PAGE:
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October 1769 – justices ordered to take depositions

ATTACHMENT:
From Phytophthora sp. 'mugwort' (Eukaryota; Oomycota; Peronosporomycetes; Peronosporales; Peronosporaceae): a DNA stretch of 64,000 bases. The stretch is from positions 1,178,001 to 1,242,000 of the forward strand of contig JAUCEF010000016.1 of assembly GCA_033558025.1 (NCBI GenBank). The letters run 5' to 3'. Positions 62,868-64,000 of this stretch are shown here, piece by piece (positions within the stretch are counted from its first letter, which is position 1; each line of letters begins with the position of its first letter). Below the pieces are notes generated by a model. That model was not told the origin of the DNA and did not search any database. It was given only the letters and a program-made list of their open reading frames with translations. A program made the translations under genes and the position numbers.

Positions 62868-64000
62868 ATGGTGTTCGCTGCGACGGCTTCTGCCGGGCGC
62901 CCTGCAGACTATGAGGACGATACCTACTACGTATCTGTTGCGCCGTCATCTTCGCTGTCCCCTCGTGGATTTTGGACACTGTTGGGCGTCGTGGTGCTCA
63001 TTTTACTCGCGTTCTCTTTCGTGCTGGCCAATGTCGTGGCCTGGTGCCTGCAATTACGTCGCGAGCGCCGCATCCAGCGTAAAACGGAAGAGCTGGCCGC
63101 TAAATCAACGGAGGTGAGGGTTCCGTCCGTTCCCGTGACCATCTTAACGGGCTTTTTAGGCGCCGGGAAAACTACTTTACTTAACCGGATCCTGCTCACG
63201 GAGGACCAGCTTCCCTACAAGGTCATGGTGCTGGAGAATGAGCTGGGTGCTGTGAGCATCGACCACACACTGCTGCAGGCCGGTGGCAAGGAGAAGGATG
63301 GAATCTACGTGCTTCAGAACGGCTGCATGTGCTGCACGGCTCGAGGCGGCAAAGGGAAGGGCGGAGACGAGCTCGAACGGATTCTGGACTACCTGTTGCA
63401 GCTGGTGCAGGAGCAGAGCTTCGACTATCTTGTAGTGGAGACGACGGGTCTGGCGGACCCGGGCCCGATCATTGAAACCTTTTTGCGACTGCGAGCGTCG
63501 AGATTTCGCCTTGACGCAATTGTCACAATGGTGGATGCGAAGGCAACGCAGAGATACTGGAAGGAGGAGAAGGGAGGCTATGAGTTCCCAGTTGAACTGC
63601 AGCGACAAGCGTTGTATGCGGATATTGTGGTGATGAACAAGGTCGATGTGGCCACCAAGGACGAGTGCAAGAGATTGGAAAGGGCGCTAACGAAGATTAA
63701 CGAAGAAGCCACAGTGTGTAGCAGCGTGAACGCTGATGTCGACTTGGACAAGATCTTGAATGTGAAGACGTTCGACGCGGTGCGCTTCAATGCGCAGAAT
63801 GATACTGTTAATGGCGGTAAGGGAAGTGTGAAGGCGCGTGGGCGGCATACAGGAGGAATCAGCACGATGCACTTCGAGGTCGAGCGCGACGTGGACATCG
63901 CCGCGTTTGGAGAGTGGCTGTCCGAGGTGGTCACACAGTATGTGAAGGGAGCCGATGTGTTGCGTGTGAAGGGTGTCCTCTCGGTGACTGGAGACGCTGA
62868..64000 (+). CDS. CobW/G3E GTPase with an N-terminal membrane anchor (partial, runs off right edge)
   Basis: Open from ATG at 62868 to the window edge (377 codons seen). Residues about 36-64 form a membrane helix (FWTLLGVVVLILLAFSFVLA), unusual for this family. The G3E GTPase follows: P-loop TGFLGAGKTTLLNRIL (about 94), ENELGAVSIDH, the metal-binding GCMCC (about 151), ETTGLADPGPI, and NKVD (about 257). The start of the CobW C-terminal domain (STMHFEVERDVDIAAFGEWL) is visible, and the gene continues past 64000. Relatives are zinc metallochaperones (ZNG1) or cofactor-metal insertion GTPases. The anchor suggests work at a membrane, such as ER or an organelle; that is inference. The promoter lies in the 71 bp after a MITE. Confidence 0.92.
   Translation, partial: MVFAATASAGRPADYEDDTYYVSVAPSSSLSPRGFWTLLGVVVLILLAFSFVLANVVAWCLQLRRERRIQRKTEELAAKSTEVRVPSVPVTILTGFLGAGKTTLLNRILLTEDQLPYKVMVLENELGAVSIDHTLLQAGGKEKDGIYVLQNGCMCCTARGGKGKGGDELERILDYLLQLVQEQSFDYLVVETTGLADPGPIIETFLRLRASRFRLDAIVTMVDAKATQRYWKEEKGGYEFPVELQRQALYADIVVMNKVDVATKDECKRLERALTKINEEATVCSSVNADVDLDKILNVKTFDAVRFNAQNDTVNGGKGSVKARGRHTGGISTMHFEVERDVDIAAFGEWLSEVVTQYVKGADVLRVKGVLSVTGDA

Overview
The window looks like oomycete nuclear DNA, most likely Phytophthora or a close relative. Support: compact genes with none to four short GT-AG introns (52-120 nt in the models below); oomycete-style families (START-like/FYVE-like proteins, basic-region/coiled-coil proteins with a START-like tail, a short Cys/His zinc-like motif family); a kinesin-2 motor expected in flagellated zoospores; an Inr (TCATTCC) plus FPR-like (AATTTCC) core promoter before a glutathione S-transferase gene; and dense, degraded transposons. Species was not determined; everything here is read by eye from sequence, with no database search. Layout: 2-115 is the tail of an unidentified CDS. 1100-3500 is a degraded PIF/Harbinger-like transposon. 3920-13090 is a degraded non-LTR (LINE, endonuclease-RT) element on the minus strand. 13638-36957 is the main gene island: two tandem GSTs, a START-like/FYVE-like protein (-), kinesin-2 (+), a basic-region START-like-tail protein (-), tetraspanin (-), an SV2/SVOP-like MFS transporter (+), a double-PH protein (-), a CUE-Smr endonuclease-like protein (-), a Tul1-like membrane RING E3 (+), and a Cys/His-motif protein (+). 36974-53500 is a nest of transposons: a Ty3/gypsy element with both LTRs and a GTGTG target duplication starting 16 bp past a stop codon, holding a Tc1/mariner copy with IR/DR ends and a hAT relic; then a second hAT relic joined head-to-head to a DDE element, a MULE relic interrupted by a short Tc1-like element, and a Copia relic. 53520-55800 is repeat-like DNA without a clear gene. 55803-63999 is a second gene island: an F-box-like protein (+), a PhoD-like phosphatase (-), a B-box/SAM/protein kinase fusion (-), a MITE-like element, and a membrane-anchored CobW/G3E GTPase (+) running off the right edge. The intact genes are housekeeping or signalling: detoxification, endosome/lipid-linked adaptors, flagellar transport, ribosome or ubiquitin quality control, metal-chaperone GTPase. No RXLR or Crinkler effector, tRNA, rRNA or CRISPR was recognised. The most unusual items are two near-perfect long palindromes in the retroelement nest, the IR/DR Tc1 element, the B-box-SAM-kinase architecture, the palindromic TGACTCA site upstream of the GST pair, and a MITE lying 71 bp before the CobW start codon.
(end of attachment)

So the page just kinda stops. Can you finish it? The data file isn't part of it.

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Answer of Elisha Estis to the many untruths of the petition and bill contained for answer thereto or as much of as he feels is material for him to make answer to.  He was nominated as one of the executors of Barbary Estis as in the said bill and that after dividing some legacies in her will did direct the remainder to be retained in the hands of the executor for the support of Barbary and Moses Estis the said Moses being very sickly and the said Barbary accustom to have fits and otherwise helpless so that she required to be nursed and dressed as a child.  The amount of the appraisement of the estate left by the said Barbary Estis was to the sum of 98 pounds 10 shillings and 9 pence, half? being? exclusive of the slaves and one horse and mare show appraisement amounted to 50 pounds fifteen shillings which after the death of the said Barbary were allotted to the children of the said Barbary and her husband Abram by the will of the said Barbary to which together with the said appraisement this defendant for greater clarity begs leave to refer and prays may be made part of this his answer, this def further saith that he expended a considerable deal of money for doctor’s means in endeavoring to cure the said Barbary and Moses and that for the space of 8 years boarded and maintained the said Barbery and Moses of which the def had made an account to which also he beggs leave to refer and prays may be made part of his answer and whereby it appears that the def. account is considerable more ? the said estate than the said appraisement amounts to, the def denies all combination ? and prays to be dismissed with his costs expended.